215. You can also, in these removals, raise the arm and point. In this case, without needing to leave the line of the diameter, execute the second offense below, without joining the weapons.
216. When the contrary repairs a wound with third or fourth, lower the hand and not the point in order to verify one of these two cases. Lowering so much that their removal is no longer effective, by opposing weak to strong, or lowering it a little that it has an effect. In the first case, there is no need for the second offense, achieve the first and the second is observed in rule 13.
217. If in these removals the point is lowered and not the hand, or the other way around, the effect is the same, and the second offense is inflicted without leaving the line, with only opposition of the planes, in consideration of the greater security. Note that, although in this removal the point of the enemy is within your own planes, that is to say, directed to the body, it does not change the given rule, by virtue that it will have less reach by forming a sharp angle with the arm and weapon and attacker will have formed a straight line.
218. Having just indicated the variations and rules that support the high removals it remains to treat on the lower ones. When the contrary has repaired a blow with fifth or sixth, raising the arm more than usual,and with the point of the sabre outside the supreme plane, inflict the second offense to the points presented without leaving the line and taking your guard to the height of the supreme plane.
219. It will sometimes happen that raising the guard in these removals, the point stays inside the planes (or in the direction of the attacker’s body). In this case, take the weak of the contrary weapon with the strong of your own to the side of the offense and at the height that is the median of that, inflict the second wound of the point with opposition of the planes, without leaving the line. Note that in those cases where the weapon is prevented from aggregation in the offense, this is on the assumption that it must be a thrust, because edge blows with such aggregation are impractical. You should only take them from good opposition and departure from the line.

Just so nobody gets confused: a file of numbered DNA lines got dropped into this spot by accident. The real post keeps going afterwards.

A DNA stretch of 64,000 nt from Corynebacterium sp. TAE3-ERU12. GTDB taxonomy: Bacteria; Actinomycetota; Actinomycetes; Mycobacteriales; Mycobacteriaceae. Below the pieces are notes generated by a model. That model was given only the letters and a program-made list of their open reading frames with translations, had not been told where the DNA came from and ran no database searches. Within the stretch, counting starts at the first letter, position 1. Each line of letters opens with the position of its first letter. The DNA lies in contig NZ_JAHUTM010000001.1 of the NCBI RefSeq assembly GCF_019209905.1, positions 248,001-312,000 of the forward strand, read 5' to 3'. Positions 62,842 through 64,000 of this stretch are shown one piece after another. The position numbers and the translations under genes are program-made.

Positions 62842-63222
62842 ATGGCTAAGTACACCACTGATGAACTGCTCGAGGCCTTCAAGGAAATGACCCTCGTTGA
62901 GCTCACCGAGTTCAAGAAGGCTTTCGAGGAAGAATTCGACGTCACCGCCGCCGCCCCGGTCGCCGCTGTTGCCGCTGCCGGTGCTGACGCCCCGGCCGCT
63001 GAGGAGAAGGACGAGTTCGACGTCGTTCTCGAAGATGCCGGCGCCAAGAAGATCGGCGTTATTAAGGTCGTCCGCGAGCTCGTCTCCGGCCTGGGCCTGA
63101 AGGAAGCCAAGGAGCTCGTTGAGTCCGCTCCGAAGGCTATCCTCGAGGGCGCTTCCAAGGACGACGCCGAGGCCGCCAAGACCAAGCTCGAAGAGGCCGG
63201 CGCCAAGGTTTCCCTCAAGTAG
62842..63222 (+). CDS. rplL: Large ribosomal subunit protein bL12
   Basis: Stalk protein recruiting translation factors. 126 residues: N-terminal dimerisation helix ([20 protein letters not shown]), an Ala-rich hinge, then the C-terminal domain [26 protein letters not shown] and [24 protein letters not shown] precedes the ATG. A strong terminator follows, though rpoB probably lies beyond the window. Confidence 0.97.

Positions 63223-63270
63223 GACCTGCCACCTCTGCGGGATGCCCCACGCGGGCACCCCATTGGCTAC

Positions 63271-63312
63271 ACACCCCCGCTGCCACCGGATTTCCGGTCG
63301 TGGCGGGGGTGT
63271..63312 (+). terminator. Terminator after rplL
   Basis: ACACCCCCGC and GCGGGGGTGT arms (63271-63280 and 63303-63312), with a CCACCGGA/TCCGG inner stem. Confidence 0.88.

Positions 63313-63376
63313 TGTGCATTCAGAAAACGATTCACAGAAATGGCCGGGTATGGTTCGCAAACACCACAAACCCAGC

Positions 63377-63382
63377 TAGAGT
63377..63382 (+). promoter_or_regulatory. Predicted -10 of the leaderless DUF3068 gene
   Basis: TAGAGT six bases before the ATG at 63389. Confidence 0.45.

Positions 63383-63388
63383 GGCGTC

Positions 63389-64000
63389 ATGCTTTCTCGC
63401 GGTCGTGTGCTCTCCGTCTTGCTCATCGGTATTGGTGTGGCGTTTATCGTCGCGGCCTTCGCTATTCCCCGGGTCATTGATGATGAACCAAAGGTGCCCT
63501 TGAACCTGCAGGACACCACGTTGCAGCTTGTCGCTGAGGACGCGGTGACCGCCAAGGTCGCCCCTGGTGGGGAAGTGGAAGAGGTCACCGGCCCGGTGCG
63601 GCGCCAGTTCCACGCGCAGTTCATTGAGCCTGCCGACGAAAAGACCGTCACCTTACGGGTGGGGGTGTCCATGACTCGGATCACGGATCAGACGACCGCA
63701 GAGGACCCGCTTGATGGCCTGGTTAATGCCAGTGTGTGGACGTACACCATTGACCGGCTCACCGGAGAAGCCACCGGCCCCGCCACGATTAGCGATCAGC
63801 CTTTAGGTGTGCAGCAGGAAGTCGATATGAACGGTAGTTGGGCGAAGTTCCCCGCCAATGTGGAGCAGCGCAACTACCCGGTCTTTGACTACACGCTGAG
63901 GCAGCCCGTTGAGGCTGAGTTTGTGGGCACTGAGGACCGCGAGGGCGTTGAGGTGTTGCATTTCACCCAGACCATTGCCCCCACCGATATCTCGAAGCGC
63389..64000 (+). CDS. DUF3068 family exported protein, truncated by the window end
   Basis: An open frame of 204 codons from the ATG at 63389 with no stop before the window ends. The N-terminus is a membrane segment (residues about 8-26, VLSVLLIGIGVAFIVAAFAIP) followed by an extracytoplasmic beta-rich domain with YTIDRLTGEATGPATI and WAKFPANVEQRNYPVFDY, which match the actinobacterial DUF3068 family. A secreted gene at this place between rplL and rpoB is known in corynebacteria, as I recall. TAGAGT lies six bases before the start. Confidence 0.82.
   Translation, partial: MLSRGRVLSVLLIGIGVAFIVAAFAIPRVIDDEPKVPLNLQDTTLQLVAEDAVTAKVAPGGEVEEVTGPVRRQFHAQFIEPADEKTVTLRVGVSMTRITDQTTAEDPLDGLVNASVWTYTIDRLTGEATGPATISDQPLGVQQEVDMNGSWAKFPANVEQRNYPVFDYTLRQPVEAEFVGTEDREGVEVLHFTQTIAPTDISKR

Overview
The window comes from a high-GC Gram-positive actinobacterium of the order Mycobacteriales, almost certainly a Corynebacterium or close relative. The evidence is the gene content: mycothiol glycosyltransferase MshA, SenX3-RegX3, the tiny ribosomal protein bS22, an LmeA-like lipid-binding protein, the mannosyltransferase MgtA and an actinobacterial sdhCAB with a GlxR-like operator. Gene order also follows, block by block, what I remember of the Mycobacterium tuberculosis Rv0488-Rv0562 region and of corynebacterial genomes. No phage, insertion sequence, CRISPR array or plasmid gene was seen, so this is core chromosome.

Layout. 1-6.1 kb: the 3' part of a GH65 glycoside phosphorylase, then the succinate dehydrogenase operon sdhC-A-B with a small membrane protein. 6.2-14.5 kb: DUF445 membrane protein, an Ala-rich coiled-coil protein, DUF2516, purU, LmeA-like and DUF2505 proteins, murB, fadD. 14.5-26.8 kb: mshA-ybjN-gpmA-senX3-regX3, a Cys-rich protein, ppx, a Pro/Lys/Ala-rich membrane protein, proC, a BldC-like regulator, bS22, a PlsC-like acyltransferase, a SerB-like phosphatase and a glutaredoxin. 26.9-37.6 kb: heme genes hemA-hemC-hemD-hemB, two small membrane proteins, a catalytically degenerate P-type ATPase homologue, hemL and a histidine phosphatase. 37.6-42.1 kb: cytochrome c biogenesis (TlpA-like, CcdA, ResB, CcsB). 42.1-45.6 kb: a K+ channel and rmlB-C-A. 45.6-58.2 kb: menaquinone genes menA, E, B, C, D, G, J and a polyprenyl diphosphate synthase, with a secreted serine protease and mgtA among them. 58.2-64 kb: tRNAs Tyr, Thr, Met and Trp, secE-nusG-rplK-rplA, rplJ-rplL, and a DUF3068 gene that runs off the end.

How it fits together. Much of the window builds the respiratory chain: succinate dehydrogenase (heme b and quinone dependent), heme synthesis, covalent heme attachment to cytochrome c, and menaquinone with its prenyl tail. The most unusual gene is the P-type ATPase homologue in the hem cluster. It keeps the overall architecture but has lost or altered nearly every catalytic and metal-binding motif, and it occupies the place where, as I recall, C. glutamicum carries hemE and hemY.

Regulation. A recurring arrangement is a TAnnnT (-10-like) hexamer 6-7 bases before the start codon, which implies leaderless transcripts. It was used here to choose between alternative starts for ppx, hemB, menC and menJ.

220. When, with these removals, the thrust is avoided, they can be lower than regular, and its proportion will uncover more or less, only the surface of the head, or the superior plane. In the first case, attack with an edge blow to the head or arm. In the second, add to this attack with blows of the point to the chest above their guard or arm. In either case, there is no need to leave the line, since all of the necessary security is achieved with the opposition of the planes.
221. Among the many shots that make up the offensive part of the sabre, there are some that I call uncovered. They are divided into superior and inferior. I give the name of superior uncovered shots to those that are executed above the guard, and inferior to those below. Both lack opposition of the weapon and this supplements the body. The inferiors are the counter edge below to the wrist, diagonal or horizontal to the abdomen and the cut to the leg.
222. All of the superior uncovered shots are executed leaving the line of the diameter by two feet, moving away from the enemy’s sabre when you go to the trunk and, and when outside of it, that is to say, to the arm, will be executed in the time of the recovery or leaping back. But, for those uncovered below, it would be better to make a Spanish jump back at the time of your execution, even if they can be executed with only a recovery.